Fine's 199-page unclassified report found that the FBI's records showed it issued more than 143,000 requests for information on more than 52,000 people through national security letters from 2003 to 2005. But not only did the agency understate that number in required reports to Congress, the number of requests it issued was much higher.
Nearly half the people targeted were U.S. citizens or legal residents, and the proportion of such "U.S. persons" increased over the three-year period, the report said.
In examining a small sample of security letters issued by four FBI offices, Fine discovered that the letters were improperly issued about 16 percent of the time. In the sample of 293 letters, the FBI had identified 26 potential violations but missed 22 others, the report said.
The report also details how, after obtaining sweeping new anti-terrorism powers under the Patriot Act in late 2001, the FBI did not establish basic training and record-keeping procedures to ensure that civil liberties were protected. That kept the agency from giving Congress accurate numbers on how often it used national security letters, the investigation found.
"During the time period covered by this review, the FBI had no policy or directive requiring the retention of signed copies of the national security letters or any requirement to upload national security letters to the FBI's case management system," the report said.
The findings are reminiscent of those in previous reports, including many by Fine's office, that have detailed the FBI's chronic inability to keep track of items ranging from guns to laptops to documents related to the Oklahoma City bombing case. Fine determined that the latest violations were not deliberate but that they could be widespread.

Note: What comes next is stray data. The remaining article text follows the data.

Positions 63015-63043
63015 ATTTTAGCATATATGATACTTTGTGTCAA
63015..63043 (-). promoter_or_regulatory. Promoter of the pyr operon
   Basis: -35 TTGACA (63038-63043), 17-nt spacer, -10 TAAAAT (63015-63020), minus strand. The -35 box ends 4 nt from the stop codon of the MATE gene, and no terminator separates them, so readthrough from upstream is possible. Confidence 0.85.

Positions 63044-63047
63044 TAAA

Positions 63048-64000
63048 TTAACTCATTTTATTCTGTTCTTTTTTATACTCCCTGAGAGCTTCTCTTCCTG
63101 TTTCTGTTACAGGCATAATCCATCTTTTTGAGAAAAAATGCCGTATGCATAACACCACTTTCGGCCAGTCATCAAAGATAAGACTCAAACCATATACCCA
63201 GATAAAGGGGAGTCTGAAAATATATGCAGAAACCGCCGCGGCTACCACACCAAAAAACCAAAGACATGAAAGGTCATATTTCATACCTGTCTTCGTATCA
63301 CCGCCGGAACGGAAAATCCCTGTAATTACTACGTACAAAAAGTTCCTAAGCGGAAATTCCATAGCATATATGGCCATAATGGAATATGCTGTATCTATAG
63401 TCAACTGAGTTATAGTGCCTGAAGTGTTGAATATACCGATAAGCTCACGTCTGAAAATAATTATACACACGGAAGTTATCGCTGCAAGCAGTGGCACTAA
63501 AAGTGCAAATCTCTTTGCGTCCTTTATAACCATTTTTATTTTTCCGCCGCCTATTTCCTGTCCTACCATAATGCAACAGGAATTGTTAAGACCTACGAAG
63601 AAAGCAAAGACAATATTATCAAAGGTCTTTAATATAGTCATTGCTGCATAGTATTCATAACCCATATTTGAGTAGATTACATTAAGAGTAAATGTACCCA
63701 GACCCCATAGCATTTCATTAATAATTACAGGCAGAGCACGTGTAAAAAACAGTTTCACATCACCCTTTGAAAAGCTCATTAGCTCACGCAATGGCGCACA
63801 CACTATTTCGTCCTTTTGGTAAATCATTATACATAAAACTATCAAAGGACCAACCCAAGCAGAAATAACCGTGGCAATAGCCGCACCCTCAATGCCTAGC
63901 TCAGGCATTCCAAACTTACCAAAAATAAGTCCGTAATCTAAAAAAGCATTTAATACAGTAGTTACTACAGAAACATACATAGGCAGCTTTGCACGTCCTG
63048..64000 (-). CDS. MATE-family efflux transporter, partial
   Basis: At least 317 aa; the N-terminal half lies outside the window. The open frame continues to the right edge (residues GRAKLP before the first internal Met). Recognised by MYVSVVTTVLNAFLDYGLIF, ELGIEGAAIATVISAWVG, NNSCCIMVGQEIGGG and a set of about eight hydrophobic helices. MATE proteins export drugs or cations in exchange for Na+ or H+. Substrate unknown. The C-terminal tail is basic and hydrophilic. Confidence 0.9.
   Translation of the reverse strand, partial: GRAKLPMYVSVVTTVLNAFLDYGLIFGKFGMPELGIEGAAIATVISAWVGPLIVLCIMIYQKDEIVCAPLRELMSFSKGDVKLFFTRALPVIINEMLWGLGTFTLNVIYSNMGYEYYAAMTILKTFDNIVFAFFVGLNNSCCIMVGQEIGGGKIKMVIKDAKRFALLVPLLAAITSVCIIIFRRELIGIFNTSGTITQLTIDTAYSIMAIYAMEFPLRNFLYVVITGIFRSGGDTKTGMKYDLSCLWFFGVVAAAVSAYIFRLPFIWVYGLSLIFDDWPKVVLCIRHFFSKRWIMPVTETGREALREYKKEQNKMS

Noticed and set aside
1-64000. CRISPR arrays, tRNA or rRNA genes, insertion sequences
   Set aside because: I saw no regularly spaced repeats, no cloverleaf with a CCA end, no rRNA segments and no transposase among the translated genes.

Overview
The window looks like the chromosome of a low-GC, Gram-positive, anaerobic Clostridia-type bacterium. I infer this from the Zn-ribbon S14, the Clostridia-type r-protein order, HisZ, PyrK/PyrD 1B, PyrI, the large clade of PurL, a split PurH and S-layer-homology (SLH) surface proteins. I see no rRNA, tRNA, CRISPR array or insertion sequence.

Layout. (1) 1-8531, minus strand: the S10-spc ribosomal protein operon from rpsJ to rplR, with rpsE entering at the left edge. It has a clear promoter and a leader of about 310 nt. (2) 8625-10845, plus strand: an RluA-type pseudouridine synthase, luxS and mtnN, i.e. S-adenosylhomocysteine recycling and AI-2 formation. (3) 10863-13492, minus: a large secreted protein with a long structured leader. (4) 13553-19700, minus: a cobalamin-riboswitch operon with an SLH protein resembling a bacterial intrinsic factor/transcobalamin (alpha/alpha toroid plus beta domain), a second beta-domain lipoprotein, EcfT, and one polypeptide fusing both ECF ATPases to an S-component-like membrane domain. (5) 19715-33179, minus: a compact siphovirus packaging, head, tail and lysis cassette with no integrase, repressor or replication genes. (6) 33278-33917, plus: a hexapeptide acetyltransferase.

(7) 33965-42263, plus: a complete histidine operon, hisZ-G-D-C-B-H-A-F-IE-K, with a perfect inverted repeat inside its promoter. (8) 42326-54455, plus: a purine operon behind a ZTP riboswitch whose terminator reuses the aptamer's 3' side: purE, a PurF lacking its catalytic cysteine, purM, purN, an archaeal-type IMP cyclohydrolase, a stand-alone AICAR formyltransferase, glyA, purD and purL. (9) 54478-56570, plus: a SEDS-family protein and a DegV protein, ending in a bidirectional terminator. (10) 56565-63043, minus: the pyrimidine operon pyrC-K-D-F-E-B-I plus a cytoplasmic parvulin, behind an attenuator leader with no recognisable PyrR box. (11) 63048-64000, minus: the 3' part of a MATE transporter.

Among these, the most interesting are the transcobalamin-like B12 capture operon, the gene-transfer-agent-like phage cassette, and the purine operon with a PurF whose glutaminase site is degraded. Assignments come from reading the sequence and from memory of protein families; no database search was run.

Gonzales described the problems as unacceptable and left open the possibility of criminal charges. He ordered further investigation.
"Once we get that information, we'll be in a better position to assess what kinds of steps should be taken," Gonzales said after a speech to privacy officials. "There is no excuse for the mistakes that have been made, and we are going to make things right as quickly as possible."
At the same time, Gonzales stressed that he thinks "the kinds of errors we saw here were due to questionable judgment or lack of attention, not intentional wrongdoing." Mueller said that the "the number of abuses is exceptionally small" compared with the broad use of national security letters and that "no one has been damaged" by the errors.
Anthony D. Romero, executive director of the American Civil Liberties Union, which has sued the government over its use of national security letters, said the report shows the need for an independent investigation of the Justice Department's antiterrorism tactics.
"It confirms our greatest suspicions about the abuse of Patriot Act powers and, specifically, national security letter powers," Romero said.
Aside from the findings about national security letters, the report details for the first time a separate kind of emergency letter used in "exigent circumstances," modeled on letters used by New York FBI agents after the Sept. 11, 2001, attacks. The 739 emergency letters were issued as part of an agreement with three unidentified telephone companies and requested information with the promise of subpoenas, which rarely materialized, the report said.
Mueller indicated that "we stopped the use of these letters" in May 2006. An FBI official later clarified those comments, saying emergency letters are still used but now promise a national security letter rather than a subpoena sometime in the future.
Staff writers William Branigin and Ellen Nakashima and washingtonpost.com writer Paul Kane contributed to this report.